South Carolina Research Infrastructure Development
NASA is currently developing optical communications to use with its spacecraft—both in earth-orbit and in deep space. The Earth side and ground support mission of such communications links will require a network of low cost, ground-based telescopes. One researcher in South Carolina is developing mirrors that do not require any grinding, polishing, or figuring and therefore have the potential for being low cost and light weight with a short production time. Funding through the SC NASA EPSCoR RID program has allowed Dr. Lisa Brodhacker to advance her research in spin-cast epoxy telescope mirrors. Dr. Brodhacker, associate professor of chemistry at Lander University in Greenwood, SC collaborates with NASA JPL’s optical communications group to develop this technology. Brodhacker believes the key to producing high quality epoxy mirrors is to focus on the molecular level. Significant progress has been made to control both the chemical shrinkage and thermal expansion. She is also strengthening the overall epoxy by adding functionalized carbon nanotubes. A recently produced 50cm diameter f/2 spin-cast epoxy mirror has been measured to have a 6-8 micron RMS surface figure deviation and approximately 1 nm microroughness (Figure of a mirror). “Student engagement is a high priority”, states Dr. Brodhacker. “Even at the undergraduate level, students complete chemical syntheses, are often in charge of polymer testing, and bring in their own ideas. These “hands on” chemical and scientific activities are not only directly useful to the mirror research but advance student careers via their publications and experience.” Astronomer Russ Genet, director of the Orion Observatory in California and another collaborator with Dr. Brodhacker, says that the astronomical community is “very excited” about Brodhacker’s research. “Her quest to produce a mirror that’s lighter, more durable and less expensive than its glass counterpart”, he said, is “very, very close to success.”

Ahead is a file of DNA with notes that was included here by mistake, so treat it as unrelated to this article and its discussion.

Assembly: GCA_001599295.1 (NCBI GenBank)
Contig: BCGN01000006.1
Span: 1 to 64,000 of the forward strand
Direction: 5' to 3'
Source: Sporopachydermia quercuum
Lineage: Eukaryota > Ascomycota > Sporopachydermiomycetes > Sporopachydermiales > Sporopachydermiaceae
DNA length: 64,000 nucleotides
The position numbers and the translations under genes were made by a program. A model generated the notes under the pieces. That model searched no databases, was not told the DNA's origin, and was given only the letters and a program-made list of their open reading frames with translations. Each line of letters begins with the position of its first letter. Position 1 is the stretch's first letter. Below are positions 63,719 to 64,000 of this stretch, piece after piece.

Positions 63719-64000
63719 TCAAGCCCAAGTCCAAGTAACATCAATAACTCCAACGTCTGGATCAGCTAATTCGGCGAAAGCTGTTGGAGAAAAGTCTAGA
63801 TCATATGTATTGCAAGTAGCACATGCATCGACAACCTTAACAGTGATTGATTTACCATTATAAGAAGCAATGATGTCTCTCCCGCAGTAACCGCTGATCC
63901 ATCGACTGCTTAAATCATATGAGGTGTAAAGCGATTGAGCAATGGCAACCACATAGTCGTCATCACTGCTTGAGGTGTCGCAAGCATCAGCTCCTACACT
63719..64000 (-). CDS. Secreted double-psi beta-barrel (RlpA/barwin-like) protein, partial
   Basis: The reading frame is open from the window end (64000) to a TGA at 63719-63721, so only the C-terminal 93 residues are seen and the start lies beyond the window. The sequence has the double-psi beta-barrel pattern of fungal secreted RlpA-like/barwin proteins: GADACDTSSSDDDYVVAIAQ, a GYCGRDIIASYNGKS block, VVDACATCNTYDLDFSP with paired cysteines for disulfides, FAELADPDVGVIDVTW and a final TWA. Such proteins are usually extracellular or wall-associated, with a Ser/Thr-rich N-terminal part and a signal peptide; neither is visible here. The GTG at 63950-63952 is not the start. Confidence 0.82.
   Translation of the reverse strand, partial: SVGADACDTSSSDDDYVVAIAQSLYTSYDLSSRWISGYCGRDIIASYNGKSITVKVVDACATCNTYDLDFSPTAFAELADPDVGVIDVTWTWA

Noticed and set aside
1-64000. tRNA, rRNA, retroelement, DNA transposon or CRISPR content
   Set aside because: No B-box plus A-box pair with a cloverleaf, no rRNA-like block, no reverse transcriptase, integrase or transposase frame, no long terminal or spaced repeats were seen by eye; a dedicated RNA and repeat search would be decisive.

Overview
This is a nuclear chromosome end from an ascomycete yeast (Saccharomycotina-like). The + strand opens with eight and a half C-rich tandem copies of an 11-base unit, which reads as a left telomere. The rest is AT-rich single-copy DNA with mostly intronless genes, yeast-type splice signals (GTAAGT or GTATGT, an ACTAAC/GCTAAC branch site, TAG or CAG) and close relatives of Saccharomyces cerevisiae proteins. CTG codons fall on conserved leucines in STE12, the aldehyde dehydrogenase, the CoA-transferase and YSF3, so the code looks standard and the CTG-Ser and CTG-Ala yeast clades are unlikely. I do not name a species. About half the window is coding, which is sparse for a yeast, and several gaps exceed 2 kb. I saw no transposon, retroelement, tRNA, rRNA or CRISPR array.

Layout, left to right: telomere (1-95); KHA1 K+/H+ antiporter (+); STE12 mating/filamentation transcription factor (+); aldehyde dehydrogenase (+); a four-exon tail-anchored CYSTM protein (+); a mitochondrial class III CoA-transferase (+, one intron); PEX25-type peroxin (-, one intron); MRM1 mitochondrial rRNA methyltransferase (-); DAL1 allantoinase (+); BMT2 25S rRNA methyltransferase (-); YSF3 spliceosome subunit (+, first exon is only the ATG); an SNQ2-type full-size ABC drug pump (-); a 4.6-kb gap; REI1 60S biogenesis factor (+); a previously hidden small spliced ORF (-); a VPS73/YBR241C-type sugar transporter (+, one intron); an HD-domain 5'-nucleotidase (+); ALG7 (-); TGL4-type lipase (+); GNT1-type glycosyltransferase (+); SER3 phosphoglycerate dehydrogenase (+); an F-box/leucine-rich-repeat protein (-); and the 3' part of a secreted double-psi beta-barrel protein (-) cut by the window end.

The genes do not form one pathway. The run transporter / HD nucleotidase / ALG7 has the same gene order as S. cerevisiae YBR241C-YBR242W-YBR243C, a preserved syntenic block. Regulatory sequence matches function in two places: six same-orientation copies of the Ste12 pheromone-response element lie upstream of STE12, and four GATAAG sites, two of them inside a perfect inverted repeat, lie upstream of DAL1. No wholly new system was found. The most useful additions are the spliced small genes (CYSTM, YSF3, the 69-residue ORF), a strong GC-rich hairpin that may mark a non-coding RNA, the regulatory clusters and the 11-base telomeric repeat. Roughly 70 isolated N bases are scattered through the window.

NASA EPSCoR Stimuli 2014 -15
The top image shows a 0.5 meter epoxy mirror being mounted so it can be aluminized in the vacuum chamber. The lower image shows Dr. Lisa Brodhacker and one of her students checking for unreacted sodium metal in a reaction flask.
Published on Dec 14, 2015
NASA Office of Education’s Aerospace Research & Career Development (ARCD) is pleased to release NASA EPSCoR Stimuli, a collection of univers...